The Kalman Filter is based on a linear system model. To overcome this limitation, the Extended Kalman Filter (EKF) can be employed and is founded on the assumption that for small noise, first order linearisation of the system model is sufficient for propagating the noise covariance. The problem with discarding higher order terms is that bias can accumulate after repeated estimation. Two approaches have been proposed to deal with this bias: The first approach, called the Iterated Extended Kalman Filter (IEKF), iteratively estimates the parameters of interest by repetitively linearising the system equations about the new estimates until little change results. The second approach, which will be referred to as the Julier-Uhlmann-Durrant-Whyte method (JUDKF) (Julier, Uhlmann and Durrant-Whyte 1995), is based on generating a set of data points using the error covariance of the input parameters, propagating the data points and computing the resulting error covariance, thus obviating the need to manually evaluate various Jacobian matrices. This paper compares the accuracy of the two methods.
The mapping strategy presented here is feature based and has the following attributes:
2. Robot Architecture
As shown in Figure 2, the communication backbone of the robot is an ISA AT Bus with a 486DX2-66MHz processor board controlling a custom sonar sensor card and a custom servo motion control card. The sensor control card sends transmit pulses and captures entire echoes from three receiving transducers. The transmit pulse is generated from a 10 m s 300 to 0 to 300 Volt pulse and the echo waveform is sampled with a 12 bit ADC at 1 MHz. The motion control card contains a MC1401 chip which provides PID control to the four DC motors, two in the pan tilt mechanism and two for the drive wheels. For every motor, an encoder is mounted on the actuation shaft (ie after a gear box) to generate feedback information that is not corrupted by backlash in the gearbox.
2.1. The Sonar Array
Figure 3: The sonar array configuration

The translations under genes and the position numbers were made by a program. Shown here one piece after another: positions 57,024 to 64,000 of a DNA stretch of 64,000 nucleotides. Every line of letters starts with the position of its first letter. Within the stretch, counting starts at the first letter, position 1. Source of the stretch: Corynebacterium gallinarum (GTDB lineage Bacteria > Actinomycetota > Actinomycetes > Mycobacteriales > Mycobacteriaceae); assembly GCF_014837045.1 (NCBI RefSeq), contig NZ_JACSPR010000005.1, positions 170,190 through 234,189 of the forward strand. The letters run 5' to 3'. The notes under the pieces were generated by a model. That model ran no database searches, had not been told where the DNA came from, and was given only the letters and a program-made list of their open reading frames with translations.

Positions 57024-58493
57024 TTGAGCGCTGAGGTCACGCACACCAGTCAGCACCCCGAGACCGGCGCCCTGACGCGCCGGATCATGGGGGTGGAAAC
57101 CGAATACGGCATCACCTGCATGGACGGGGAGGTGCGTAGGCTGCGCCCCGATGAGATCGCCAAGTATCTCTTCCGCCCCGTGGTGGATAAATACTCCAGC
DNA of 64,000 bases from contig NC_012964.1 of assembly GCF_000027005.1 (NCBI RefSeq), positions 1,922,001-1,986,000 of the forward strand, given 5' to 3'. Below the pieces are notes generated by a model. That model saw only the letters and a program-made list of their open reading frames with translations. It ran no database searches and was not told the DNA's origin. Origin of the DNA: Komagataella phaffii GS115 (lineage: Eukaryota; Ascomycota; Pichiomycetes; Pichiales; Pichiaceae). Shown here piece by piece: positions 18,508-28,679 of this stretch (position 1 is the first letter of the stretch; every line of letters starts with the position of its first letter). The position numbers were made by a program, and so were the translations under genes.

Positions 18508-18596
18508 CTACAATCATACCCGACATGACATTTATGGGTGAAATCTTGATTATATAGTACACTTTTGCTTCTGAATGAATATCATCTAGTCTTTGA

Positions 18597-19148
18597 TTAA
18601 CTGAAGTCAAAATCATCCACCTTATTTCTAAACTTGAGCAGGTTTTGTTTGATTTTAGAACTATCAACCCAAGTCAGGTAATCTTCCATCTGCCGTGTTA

The sonar array illustrated in
Figure 3
has a multiple transducer configuration which makes it possible to
classify common indoor features into planes, 90°
concave corners and edges. The sonar array accurately estimates specular
target ranges to within 0.2 mm and elevation and azimuth angles to within
0.02° for ranges to 5 meters within
the sensor beamwidth (Kleeman and Kuc 1995). At every scanning point, the
sensor first simultaneously fires TR1 while scouting anticlockwise at 90°
per second to locate the directions of potential targets from the echoes
on the three receivers. Then, it pans clockwise at the same speed, only
slowing down at the directions of the potential targets found earlier and
fires T0 followed by T2. If classification is unsuccessful, the target
is tagged as unknown but range and bearing are still recorded to unknown
objects.
2.2. The Locomotion and Odometry System
The locomotion and odometry system shown in Figure 4 consists of drive wheels and separate encoder wheels that generate odometry measurements from optical shaft encoders. The encoder wheels are made with O-rings contacting the floor so as to be as sharp-edged as practically possible to reduce wheelbase uncertainty, and are independently mounted on linear bearings to allow vertical motion, and hence minimise problems of wheel distortion and slippage. This design greatly improves the reliability of odometry measurements. The odometry error model used to propagate error covariance and odometry benchmarking can be found in (Chong and Kleeman 1997).